• Casey

      A coworker recently retired and went to the appropriate meetings and such required to vacate her job upon retirement. She was TER1 and will not have to pay for medical coverage upon leaving as a result. I asked her to check and see how much it would cost me as of today for my health care coverage, if I retired today. What it would cost me being TER3… the response blew me away. It would cost me over $800 a month to retain my coverage if I retired tomorrow. So, I stayed for over 10 years here at the University to retain this great privilege, and my retirement check will be cut in half practically just paying for my health care coverage. There is no way I will be able to afford this! So what is the point of it all? Still contemplating…

  11. Bits and Pieces

    Staff are not united, with or without a union. It doesn’t make a difference whether there is a union or not, what will make a difference is when staff unite, and not just for compensation reasons. How can staff expect to be taken seriously and have their voice heard when they remain fragmented. Every once in a while a group of staff will gather on certain topics (smoking hiring policy, code of conduct, health care, etc.) then revert to the fragmented state (like oil and water when shaken). Come on people, what’s needed is an emulsifier that serves to bond staff together and stay together. If you want your voice to be heard it needs to be shouted from the rooftops through a collective megaphone. As long as staff remain fragmented the system will always cut and take from the weakest links. Of course people are leaving, they are not valued and compensated accordingly (and not just with pay).
    Wake up and smell the coffee, open your eyes, look around; you’re the only place in the system cuts can be made without cutting student programs. Apparently staff is not really needed (valued) to operate a university so you might as well get ready for the next round of cuts, unless you plan on doing something about it. – Just saying…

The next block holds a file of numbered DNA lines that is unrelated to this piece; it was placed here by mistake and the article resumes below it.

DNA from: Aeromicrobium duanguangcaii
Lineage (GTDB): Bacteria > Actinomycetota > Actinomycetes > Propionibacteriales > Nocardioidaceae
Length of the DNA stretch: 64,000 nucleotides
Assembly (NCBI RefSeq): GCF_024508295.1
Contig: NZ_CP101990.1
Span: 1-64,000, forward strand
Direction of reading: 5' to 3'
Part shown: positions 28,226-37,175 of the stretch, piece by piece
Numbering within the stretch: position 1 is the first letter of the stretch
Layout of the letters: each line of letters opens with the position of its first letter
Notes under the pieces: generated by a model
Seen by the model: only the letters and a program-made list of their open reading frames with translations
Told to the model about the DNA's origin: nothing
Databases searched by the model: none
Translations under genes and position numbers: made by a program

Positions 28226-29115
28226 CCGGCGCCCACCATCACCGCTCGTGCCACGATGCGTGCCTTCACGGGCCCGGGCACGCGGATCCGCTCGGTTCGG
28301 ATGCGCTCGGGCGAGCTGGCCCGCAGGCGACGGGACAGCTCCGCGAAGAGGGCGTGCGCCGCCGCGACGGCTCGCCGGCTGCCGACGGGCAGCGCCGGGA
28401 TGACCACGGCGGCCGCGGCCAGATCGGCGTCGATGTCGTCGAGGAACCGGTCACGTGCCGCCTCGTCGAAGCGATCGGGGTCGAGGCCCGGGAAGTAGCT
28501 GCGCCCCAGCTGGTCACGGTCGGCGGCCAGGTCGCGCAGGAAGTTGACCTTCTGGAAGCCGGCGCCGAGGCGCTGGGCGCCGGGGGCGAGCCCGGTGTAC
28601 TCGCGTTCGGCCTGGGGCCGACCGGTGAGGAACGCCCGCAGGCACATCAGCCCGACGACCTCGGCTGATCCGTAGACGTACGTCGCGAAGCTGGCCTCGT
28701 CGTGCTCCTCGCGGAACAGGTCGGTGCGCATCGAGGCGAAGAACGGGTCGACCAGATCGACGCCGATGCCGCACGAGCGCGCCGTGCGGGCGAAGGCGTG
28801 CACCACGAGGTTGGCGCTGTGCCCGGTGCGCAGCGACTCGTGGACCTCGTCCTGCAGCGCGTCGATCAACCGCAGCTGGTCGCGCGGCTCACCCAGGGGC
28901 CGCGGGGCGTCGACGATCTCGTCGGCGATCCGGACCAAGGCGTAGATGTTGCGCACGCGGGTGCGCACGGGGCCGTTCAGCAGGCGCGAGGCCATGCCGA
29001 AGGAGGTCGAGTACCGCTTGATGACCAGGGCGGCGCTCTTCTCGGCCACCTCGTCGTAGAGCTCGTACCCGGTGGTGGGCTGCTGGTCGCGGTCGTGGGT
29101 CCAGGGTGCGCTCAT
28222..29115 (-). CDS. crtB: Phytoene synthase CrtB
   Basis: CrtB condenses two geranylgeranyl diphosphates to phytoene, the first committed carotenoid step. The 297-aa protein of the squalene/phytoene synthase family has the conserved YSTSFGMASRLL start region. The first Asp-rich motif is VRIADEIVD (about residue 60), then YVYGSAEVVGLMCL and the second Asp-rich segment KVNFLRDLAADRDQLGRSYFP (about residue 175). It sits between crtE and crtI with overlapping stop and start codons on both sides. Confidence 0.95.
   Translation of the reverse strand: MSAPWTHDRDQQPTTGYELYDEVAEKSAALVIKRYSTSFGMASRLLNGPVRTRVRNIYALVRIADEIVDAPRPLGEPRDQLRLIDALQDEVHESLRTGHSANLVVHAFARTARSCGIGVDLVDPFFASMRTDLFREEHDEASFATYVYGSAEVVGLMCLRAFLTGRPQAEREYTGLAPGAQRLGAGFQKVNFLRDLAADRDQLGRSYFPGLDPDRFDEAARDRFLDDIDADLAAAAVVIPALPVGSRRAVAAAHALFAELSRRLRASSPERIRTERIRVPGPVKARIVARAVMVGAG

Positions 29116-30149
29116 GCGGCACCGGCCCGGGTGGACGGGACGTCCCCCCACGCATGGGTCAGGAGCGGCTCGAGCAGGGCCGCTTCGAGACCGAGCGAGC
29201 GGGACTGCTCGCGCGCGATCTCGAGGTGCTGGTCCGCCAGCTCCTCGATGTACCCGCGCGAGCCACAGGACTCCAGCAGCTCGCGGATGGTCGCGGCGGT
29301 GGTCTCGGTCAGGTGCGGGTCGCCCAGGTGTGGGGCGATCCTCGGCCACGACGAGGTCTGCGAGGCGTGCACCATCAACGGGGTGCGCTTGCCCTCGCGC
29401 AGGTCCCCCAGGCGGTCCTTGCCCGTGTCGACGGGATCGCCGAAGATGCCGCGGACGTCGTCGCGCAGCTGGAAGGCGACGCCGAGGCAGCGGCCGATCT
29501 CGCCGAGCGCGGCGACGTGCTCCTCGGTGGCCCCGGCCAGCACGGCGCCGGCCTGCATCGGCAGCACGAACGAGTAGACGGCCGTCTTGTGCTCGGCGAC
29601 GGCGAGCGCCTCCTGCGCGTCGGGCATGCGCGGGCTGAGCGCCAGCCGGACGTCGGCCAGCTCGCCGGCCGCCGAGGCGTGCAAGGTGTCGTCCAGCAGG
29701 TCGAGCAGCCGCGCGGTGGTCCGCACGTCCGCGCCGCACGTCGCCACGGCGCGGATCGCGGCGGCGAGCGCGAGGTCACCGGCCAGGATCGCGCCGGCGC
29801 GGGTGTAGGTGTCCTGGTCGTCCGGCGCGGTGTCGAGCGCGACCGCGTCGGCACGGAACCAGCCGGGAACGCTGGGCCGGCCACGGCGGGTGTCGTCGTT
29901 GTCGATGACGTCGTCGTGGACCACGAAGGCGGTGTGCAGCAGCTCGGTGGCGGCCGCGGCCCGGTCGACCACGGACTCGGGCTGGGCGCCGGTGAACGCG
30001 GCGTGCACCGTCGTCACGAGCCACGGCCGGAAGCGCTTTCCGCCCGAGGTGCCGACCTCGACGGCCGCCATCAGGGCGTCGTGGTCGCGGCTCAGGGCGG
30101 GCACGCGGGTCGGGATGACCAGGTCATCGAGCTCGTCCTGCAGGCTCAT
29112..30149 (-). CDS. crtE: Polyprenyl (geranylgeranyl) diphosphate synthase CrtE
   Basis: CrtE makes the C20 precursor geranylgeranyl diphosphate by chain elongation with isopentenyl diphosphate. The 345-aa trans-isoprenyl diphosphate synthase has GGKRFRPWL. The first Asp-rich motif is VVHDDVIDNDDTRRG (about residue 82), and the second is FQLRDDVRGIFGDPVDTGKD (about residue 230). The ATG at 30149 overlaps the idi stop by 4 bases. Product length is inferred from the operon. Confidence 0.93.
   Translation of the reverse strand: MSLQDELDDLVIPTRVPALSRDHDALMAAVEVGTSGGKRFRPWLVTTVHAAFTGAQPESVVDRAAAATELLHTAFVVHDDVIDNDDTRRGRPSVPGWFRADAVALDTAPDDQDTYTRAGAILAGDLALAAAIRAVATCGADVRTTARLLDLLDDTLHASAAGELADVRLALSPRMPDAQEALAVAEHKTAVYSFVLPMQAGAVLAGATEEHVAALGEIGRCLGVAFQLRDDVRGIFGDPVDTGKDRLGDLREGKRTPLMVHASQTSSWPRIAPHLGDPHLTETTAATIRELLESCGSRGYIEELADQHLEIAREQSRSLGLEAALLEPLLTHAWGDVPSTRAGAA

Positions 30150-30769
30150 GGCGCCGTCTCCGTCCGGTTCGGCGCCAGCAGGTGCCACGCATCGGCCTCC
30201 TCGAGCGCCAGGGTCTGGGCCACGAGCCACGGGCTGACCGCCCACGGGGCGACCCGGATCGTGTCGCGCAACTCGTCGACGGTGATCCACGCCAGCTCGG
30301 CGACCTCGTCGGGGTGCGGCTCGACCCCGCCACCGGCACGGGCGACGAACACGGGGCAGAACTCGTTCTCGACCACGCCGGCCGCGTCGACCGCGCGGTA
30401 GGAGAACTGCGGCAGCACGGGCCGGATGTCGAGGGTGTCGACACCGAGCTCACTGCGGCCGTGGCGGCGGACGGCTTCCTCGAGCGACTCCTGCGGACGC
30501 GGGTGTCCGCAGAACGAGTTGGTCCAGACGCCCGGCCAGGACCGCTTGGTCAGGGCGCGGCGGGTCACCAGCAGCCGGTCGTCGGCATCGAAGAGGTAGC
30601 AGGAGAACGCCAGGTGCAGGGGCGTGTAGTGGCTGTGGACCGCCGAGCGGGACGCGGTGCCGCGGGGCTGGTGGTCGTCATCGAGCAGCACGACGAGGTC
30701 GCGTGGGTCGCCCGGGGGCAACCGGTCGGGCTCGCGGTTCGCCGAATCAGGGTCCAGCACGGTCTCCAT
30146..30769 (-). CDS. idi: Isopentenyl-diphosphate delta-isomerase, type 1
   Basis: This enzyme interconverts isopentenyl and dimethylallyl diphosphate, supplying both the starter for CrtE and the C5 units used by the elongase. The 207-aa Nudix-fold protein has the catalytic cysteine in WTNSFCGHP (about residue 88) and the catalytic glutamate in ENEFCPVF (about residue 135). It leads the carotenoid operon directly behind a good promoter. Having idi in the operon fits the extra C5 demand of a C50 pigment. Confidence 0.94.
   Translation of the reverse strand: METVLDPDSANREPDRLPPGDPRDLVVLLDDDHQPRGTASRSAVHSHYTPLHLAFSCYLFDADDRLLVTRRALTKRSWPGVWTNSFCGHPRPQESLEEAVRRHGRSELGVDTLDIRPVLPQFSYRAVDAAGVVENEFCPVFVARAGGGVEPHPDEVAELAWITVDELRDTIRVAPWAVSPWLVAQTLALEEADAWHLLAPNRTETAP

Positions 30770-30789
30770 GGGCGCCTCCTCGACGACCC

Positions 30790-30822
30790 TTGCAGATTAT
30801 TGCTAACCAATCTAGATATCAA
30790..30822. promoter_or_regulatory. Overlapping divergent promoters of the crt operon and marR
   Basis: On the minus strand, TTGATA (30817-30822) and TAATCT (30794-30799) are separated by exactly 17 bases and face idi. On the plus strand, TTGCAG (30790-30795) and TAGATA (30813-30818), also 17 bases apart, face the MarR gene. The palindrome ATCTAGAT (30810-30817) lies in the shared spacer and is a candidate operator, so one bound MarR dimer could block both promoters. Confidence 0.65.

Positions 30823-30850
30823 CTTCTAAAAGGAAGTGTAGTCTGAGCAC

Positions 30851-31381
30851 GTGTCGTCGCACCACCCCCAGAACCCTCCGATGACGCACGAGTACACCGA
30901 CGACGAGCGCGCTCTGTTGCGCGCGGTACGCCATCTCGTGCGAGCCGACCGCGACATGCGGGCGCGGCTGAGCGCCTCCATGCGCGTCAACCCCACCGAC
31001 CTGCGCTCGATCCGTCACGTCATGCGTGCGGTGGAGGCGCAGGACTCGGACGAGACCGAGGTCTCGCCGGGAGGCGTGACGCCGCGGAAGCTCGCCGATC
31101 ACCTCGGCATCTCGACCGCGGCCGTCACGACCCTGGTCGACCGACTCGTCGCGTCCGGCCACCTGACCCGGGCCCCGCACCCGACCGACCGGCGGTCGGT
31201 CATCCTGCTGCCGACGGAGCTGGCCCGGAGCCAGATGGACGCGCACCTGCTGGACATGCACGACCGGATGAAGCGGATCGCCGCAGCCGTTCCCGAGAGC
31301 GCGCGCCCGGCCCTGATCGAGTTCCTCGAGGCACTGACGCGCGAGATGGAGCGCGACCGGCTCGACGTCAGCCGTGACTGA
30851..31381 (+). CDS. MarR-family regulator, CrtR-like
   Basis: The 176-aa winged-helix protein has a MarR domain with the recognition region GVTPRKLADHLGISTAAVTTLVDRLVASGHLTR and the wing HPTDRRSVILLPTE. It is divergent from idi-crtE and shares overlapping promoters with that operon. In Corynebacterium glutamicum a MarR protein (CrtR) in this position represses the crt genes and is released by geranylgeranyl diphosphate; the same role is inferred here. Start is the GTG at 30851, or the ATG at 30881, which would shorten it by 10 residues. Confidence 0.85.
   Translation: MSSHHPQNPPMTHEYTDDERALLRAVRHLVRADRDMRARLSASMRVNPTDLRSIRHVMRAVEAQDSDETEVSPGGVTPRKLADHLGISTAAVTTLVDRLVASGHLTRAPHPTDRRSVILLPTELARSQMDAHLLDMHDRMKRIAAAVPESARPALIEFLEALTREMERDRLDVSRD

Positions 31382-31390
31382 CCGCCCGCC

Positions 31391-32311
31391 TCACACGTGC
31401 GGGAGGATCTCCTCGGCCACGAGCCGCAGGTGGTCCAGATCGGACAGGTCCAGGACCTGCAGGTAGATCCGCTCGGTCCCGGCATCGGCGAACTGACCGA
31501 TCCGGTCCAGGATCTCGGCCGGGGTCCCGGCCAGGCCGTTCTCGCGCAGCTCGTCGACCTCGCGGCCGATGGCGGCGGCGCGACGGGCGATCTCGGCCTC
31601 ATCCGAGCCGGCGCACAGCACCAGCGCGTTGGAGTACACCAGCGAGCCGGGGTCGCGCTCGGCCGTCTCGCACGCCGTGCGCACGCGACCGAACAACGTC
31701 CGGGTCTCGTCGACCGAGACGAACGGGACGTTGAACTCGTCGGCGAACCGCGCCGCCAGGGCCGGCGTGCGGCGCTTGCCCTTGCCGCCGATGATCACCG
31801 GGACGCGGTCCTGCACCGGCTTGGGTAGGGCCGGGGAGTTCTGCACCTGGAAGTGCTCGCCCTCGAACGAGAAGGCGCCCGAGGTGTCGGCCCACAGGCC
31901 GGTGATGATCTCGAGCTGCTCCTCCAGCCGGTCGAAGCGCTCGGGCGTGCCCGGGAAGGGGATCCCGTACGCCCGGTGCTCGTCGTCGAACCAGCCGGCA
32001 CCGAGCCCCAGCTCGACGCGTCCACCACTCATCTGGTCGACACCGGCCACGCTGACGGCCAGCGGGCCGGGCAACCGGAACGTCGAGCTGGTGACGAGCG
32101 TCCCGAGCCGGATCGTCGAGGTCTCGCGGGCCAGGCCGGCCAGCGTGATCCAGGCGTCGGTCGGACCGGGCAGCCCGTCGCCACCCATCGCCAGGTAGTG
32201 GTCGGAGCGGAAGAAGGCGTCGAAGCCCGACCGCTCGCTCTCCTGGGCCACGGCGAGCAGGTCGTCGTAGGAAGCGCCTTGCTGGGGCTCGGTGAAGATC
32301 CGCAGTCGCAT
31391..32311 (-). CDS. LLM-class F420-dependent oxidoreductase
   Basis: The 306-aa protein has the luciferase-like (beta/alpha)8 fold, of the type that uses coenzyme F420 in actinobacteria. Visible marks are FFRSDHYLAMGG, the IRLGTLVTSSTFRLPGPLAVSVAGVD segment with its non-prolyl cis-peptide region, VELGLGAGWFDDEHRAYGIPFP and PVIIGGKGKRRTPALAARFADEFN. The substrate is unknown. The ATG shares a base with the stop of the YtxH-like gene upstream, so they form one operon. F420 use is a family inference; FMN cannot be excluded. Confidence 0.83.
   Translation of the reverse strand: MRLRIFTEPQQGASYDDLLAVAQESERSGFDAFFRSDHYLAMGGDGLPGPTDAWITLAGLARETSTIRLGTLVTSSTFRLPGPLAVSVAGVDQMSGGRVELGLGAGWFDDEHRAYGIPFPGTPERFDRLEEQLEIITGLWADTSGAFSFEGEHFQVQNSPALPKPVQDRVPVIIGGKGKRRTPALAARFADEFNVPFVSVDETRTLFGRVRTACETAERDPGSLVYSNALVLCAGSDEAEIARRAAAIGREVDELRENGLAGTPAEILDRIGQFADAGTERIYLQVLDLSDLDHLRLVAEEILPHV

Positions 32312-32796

• a supervior

      How do you propose we do such a thing? Even supervisors hands are tied when it comes to wanting to do something for their staff.

      • Bits and Pieces

        Staff governance (Staff Council) is one place to start. Currently only 50% of staff council members even show up to meetings and there is little to no involvement from the general staff population (except for Staff Appreciation Day); that should say something right there. The only avenue staff has to collectively voice their opinion is crippled by non-involvement. Staff needs to GET INVOLVED, go to the meetings, take their concerns, spread the word, and gather momentum that can’t be stifled , DO SOMETHING, but don’t do nothing.

  12. frustated

    I think it’s frustrating to see people who do less, get paid almost as much as you when you have been here far longer and have more responsibility than they do, plus you are a supervisor. It’s hard to watch them get bumped up to the same grade and just about make the same amount that you do. This classification system works against staff too. It takes so much to have someone regraded because the descriptions are so general instead of looking at what a person is really doing on a job.

  13. FB

    Other way to compensate and reward staff is time off 🙂

  14. SingasongAK